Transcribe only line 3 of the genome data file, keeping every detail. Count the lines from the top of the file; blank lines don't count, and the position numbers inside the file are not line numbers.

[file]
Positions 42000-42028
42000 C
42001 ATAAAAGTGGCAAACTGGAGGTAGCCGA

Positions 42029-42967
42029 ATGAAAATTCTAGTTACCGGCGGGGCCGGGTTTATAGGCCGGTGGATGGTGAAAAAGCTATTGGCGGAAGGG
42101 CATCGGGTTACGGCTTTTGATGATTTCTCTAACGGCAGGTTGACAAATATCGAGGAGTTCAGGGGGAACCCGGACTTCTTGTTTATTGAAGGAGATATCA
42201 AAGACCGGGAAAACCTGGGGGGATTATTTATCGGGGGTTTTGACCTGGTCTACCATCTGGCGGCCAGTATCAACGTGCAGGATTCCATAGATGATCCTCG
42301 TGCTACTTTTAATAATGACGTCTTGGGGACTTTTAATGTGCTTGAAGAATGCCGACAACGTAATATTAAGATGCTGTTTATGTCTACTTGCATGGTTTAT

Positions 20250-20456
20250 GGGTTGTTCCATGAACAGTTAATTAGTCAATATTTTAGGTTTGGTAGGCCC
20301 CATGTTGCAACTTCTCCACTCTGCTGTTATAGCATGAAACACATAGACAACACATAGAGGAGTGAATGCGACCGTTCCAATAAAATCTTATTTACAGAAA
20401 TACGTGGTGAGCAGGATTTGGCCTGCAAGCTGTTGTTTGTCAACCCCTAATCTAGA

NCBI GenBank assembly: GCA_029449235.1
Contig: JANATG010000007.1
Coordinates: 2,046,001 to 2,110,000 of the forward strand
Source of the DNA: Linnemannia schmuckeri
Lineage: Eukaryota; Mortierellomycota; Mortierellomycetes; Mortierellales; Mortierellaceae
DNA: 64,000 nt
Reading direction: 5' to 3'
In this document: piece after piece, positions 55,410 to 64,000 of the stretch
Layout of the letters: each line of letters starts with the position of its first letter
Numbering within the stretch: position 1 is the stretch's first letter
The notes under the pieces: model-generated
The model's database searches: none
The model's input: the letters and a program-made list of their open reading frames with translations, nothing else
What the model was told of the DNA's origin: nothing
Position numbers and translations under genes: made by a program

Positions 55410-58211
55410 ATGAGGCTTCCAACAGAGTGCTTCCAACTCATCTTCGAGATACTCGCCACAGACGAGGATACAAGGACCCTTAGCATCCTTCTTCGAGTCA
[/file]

42001 ATAAAAGTGGCAAACTGGAGGTAGCCGA